A species of insect is eusocial if it meets these main criteria. Many adults, including various generations of them, live together as a colony. They cooperate in building the nest and caring for the young. And there is some form of a reproductive hierarchy. Often this means there is a single queen who births all of the colony’s offspring. Bees, ants, wasps and termites are all examples of eusocial critters.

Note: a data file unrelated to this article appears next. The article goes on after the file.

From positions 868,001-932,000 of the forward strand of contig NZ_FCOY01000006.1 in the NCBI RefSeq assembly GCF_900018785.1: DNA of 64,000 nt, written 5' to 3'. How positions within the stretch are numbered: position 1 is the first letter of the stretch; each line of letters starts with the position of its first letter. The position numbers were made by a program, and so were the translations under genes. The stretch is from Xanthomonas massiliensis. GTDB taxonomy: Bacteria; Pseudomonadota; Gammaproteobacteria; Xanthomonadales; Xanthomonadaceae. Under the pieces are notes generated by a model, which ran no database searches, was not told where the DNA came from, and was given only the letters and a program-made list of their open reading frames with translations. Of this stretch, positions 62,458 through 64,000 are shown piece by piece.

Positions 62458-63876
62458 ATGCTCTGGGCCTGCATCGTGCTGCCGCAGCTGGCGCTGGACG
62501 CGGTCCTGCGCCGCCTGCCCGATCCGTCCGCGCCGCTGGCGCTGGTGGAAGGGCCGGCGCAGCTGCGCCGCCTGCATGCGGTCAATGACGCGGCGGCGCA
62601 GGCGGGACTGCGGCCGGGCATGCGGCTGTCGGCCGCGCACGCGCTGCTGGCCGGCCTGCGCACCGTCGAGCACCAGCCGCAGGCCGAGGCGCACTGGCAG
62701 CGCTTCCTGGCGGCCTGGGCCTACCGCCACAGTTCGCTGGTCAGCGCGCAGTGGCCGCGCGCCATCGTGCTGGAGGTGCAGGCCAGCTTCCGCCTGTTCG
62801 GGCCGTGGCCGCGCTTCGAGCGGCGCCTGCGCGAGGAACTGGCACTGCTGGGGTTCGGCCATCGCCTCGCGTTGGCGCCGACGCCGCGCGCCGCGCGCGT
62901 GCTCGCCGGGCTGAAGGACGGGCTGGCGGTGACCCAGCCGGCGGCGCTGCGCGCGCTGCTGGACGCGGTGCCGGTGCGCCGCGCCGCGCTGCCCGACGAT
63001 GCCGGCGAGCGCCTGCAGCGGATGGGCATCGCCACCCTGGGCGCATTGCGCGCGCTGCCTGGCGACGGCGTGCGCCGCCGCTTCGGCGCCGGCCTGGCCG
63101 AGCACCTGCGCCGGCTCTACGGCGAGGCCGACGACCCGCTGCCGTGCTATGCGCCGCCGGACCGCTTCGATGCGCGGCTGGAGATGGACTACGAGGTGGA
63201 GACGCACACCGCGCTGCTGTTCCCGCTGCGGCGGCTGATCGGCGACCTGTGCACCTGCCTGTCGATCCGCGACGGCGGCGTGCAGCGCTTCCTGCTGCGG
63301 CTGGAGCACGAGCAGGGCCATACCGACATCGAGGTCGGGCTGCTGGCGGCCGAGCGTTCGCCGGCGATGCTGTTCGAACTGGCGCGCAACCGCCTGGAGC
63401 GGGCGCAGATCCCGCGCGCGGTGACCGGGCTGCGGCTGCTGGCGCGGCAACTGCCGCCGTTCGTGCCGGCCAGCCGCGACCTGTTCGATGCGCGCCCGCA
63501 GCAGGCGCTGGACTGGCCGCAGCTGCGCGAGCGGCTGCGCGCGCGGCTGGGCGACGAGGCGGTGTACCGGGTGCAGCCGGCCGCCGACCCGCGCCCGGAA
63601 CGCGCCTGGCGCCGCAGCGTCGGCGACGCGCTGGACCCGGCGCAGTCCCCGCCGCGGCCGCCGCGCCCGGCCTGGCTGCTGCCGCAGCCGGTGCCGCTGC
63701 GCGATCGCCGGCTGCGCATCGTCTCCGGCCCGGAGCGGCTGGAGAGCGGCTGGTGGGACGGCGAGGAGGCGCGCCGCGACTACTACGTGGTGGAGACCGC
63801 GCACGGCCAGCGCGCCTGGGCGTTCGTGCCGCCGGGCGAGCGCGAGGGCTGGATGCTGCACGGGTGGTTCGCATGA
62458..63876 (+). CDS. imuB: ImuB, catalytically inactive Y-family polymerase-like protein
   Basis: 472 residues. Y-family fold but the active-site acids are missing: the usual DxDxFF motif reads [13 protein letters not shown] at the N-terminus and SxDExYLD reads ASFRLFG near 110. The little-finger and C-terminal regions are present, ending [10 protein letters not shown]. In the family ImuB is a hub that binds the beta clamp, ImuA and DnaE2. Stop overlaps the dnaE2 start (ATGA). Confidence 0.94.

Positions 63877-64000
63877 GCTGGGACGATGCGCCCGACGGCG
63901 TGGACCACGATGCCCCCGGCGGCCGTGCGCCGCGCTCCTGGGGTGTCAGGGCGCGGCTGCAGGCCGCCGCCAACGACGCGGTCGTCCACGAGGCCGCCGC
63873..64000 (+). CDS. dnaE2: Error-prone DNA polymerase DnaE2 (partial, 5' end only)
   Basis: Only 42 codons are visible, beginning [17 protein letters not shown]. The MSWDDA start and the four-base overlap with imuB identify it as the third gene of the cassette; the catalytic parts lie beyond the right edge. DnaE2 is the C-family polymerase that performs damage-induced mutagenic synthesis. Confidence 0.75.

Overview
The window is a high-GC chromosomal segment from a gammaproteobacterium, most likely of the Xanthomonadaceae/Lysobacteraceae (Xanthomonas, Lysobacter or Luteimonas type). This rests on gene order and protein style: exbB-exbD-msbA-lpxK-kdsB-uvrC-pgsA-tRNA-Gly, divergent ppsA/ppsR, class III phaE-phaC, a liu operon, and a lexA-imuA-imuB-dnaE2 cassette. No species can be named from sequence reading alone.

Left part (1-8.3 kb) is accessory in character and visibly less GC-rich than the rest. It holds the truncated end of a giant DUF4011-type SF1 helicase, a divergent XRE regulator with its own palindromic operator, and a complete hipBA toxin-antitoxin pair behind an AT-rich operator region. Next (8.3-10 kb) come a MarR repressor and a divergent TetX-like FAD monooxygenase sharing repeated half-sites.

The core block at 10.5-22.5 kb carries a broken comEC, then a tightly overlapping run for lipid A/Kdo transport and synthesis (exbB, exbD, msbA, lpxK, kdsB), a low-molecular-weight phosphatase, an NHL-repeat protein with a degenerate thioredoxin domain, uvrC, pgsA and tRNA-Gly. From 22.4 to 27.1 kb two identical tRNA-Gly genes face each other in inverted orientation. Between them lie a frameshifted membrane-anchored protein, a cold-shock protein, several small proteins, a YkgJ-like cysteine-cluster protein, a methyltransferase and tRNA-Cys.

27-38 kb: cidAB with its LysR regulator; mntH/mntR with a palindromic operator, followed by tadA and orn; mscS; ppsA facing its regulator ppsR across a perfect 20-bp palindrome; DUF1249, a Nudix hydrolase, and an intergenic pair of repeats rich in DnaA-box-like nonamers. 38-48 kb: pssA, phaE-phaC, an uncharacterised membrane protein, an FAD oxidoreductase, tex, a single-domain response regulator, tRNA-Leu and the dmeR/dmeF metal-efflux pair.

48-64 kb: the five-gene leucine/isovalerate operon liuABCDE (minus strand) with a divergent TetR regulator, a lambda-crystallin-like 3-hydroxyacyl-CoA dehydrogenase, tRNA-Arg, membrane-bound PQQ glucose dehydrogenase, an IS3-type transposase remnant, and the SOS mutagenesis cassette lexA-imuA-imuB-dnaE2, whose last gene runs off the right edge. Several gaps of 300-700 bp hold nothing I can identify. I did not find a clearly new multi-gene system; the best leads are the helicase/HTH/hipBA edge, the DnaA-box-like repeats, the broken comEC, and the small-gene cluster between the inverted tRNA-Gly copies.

For the longest time scientists thought that only species of insects could be eusocial, but there’s actually a mammal that also qualifies? This mammal is the naked mole rat — a small rodent native to East Africa.
Another requirement for being considered eusocial is that there should be some permanent physical trait that distinguishes castes of the colony from one another. For instance, in the ant world, the queen has wings, but the worker ants do not.
In the case of the mole rat, the queen has specialized vertebrae that make her body longer than her cohorts. The extra length allows her to fit through the narrow tunnels of the home despite carrying up to twenty-seven fetuses at a time.